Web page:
In spite of that, the scheme has come to stay. The government in his 2009 session address announced its intention to introduce a new MP’s Constituency Development Fund, which has so far not been materialized.

Trends so far

The MPs have used their share of Common Fund as some form of financial assistance under their control to undertake development projects.

Thus the MPs are able satisfy some of the demands for development made on them by the members of their respective constituency. Some MPs are now paying school fees of their constituents at various academic levels, eating allowances (chop money) to poor people and even paying for the funeral expenses of some of their constituents.

The MPs share of Common Fund is also being utilized by the MPs to implement their local level initiatives independently and without financial tussles with the Chief Executives of the Local Government Authorities (LGCE).

This is where most MPs, without effective monitoring from relevant state agencies, have been abusing the use of their common fund to undertake certain ridiculous projects, which are completely laughable, to say the least. A visit to certain constituencies show appalling projects which adds no value to the community`s needs.

For instance, in the Okaikoi Central Constituency, the MP for the area, Honourable Patrick Yaw Boamah has constructed a wooden bridge over a small gutter, which makes one wonder the kind of thinking that went into his decision, when clearly what that community needs was a proper construction of gutter which could be covered to enable to people to walk over.

Similarly, in Agona Constituency in the Central Region, the MP for the area, Honourable Queenstar Maame Pokuah Sawyerr has constructed one room Police Station, which looks like someone`s chicken coup.

These kinds of so-called infrastructural development littered all over the country as evidence of the MPs contribution to their constituents are appalling and insult to the nation.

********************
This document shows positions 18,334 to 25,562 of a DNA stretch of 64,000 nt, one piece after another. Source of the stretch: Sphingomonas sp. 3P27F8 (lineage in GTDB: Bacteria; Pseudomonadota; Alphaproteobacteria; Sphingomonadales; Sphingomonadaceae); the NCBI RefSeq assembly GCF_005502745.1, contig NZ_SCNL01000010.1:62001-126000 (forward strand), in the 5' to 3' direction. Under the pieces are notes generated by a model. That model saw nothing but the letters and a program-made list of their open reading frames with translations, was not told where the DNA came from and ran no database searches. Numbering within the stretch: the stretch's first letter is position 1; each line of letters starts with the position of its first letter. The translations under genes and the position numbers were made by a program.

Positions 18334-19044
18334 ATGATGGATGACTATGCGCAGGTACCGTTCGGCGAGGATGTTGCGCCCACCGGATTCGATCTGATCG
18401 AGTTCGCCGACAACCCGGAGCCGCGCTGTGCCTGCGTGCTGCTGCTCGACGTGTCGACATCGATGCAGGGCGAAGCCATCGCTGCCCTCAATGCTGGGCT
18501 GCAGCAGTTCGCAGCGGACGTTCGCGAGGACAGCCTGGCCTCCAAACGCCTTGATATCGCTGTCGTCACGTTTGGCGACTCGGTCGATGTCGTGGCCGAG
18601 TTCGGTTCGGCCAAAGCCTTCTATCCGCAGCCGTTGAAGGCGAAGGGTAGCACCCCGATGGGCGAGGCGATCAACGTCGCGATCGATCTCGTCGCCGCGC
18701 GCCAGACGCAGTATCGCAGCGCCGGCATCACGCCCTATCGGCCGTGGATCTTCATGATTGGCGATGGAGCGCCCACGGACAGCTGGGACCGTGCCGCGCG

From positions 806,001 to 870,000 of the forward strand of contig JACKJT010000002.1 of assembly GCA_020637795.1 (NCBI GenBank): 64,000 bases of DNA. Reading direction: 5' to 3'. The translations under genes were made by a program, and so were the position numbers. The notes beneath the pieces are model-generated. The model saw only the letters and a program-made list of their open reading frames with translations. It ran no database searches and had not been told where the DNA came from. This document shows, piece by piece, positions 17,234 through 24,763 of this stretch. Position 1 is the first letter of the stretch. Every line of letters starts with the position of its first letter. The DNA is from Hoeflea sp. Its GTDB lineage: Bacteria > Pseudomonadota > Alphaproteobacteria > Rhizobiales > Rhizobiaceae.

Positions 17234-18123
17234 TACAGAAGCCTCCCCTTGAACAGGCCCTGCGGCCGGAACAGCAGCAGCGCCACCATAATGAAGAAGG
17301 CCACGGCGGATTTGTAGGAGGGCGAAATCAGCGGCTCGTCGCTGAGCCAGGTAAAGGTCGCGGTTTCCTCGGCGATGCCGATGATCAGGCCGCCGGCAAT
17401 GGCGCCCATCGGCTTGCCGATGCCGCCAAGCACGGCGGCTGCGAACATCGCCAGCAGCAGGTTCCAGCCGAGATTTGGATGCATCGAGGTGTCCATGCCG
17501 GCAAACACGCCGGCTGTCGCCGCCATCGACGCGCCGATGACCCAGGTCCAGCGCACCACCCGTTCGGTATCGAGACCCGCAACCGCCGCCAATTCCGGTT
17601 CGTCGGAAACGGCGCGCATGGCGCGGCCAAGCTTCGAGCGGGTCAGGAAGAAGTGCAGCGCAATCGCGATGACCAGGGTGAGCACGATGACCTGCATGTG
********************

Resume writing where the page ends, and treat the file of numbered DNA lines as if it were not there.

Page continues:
Others use their MPs share of Common Fund to build sheds and huts (apata) for the youths in the community to congregate to engage in political and football discussions.

Some MPs even go further to buy LCD Televisions sets and decoders in addition to the huts to enable the youths to watch football, telenovelas and local drama shows.

In some constituencies, these joints are popular spots where most young men con girls and impregnate them.

Thus, instead of giving the youths jobs, they are rather deceived with huts/sheds and television sets to forget their quest for employment. The spots are now joints for anti-social activities.

These piecemeal infrastructural developments are nothing but shameless propagandist work designed to hoodwink the voters. It is now time for serious monitoring of the use of MPs share of Common Fund to be channeled into serious socio-economic and infrastructural development that will benefit the entire community.

Development projects must at all time reduce poverty or hardship, unemployment and migration. People must feel improvement in their lives and in their communities, and the MPs must be an example of how this is done!